Applied Evidence

Cirrhosis complications: Keeping them under control

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Ascites, variceal bleeding, hepatic encephalopathy, and hepatorenal syndrome are among the complications you are likely to encounter when caring for a patient with cirrhosis. This resource can help you refine your care.


 

References

PRACTICE RECOMMENDATIONS

› Prescribe low-dose diuretics and recommend sodium restriction for patients with cirrhosis who have grade 2 (moderate) ascites. C
› Initiate treatment with beta-blockers to prevent variceal bleeding in all patients with medium or large varices, as well as in those with small varices who also have red wale signs and/or Child-Pugh Class B or C cirrhosis. A
› Consider evaluation for liver transplantation for a patient with cirrhosis who has experienced a major complication (eg, ascites, hepatic encephalopathy, or variceal hemorrhage) or one who has a model for end-stage liver disease (MELD) score ≥15. B

Strength of recommendation (SOR)

A Good-quality patient-oriented evidence
B Inconsistent or limited-quality patient-oriented evidence
C Consensus, usual practice, opinion, disease-oriented evidence, case series

CASE › Joe M, age 59, seeks care at the local emergency department (ED) for shortness of breath. He also complains that his abdomen has been getting “bigger and bigger.” The ED physician recognizes that he is suffering from cirrhosis with secondary ascites and admits him. A paracentesis is performed and 7 L of fluid are removed. The patient is started on furosemide 40 mg/d and the health care team educates him about the relationship between his alcohol consumption and his enlarging abdomen. At discharge, he is told to follow up with his primary care physician.

Two weeks later, the patient arrives at your clinic for followup. What is the next step in managing this patient?

Cirrhosis—the end stage of chronic liver disease characterized by inflammation and fibrosis—is a relatively common and often fatal diagnosis. In the United States, an estimated 633,000 adults have cirrhosis,1 and each year approximately 32,000 people die from the condition.2 The most common causes of cirrhosis are heavy alcohol use, chronic hepatitis B or C infection, nonalcoholic fatty liver disease, and nonalcoholic steatohepatitis.3 Cirrhosis typically involves degeneration and necrosis of hepatocytes, which are replaced by fibrotic tissues and regenerative nodules, leading to loss of liver function.4

Patients with cirrhosis can be treated as outpatients—that is, until they decompensate. Obviously, treatment specific to the underlying causes of cirrhosis, such as interferon for a patient with hepatitis and abstinence for a patient with alcohol-related liver disease, should be the first concern. However, this article focuses on the family physician’s role in identifying and treating several of the most common complications of cirrhosis, including ascites, variceal bleeding, hepatic encephalopathy, and hepatorenal syndrome. We will also cover which patients should be referred for evaluation for liver transplantation. (For a guide to providing patient education for individuals with cirrhosis, see “Dx cirrhosis: What to teach your patient”.3,5-10)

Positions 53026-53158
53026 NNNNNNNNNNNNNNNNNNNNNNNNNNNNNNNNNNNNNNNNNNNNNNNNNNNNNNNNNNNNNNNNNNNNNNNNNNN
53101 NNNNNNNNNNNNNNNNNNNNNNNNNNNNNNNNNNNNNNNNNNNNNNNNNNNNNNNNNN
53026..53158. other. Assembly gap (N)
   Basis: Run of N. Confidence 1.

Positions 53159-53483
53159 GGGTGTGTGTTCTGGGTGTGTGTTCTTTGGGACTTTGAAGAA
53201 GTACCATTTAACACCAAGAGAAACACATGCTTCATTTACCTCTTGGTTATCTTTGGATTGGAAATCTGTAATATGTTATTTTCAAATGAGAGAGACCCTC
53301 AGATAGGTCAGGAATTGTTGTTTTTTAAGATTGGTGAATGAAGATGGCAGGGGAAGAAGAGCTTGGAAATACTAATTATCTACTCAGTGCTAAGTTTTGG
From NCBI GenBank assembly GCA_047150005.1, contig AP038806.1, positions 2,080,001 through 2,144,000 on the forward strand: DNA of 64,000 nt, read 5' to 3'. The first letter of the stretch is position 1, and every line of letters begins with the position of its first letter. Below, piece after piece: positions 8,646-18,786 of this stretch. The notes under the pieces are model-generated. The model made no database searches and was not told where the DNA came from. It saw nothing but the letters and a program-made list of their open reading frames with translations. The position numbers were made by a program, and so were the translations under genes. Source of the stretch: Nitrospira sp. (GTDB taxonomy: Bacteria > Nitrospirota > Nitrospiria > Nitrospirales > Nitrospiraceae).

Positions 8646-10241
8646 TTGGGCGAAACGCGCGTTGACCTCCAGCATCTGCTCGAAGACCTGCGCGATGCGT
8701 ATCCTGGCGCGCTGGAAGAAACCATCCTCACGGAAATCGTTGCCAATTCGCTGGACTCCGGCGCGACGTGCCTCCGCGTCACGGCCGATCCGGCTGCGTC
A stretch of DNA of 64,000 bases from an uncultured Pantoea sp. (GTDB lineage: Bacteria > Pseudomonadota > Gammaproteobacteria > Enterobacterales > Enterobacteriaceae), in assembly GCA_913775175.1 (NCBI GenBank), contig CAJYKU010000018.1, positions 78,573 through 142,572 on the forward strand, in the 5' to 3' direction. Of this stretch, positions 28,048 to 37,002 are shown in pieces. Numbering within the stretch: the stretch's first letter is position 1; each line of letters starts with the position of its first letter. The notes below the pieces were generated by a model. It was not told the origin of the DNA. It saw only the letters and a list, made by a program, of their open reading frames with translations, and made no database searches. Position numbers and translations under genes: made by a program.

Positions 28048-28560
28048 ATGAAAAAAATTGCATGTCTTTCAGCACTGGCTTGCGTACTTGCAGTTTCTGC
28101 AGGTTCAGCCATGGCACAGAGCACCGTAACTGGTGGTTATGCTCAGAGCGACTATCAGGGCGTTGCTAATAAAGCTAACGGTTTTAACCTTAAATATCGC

Sodium restriction, diuretics are first steps for ascites

The goals of ascites treatment are to prevent or relieve dyspnea and abdominal pain and to prevent life-threatening complications, such as spontaneous bacterial peritonitis (SBP) and hepatorenal syndrome.11 Patient education is key regarding weight gain; that’s why it’s important to instruct patients to contact you if they gain more than 2 lbs/d for 3 consecutive days or more than 10 lbs.12

Approximately 10% of patients with ascites respond well to sodium restriction alone (1500-2000 mg/d).11 In addition to sodium restriction, patients with grade 2 ascites (moderate ascites with proportionate abdominal distension) should receive a low-dose diuretic, such as spironolactone (initial dose, 50-100 mg/d; increase up to 200-300 mg/d)13 or amiloride (5-10 mg/d).5

Approximately 10% of patients with ascites respond well to sodium restriction alone.

Painful gynecomastia and hyperkalemia are the most common adverse effects of spironolactone.13 Amiloride has fewer adverse effects than spironolactone, but is less effective.11 Low-dose furosemide (20-40 mg/d) may be added, although weight loss should be monitored to watch for excessive diuresis, which can lead to renal failure, hyponatremia, or encephalopathy.5,13 Also monitor electrolytes to watch for hypokalemia or hyponatremia.13

Recommended weight loss to prevent renal failure is 300 to 500 g/d (.66-1.1 lbs/d) for patients without peripheral edema, and 800 to 1000 g/d (1.7-2.2 lbs/d) for patients with peripheral edema.5,13

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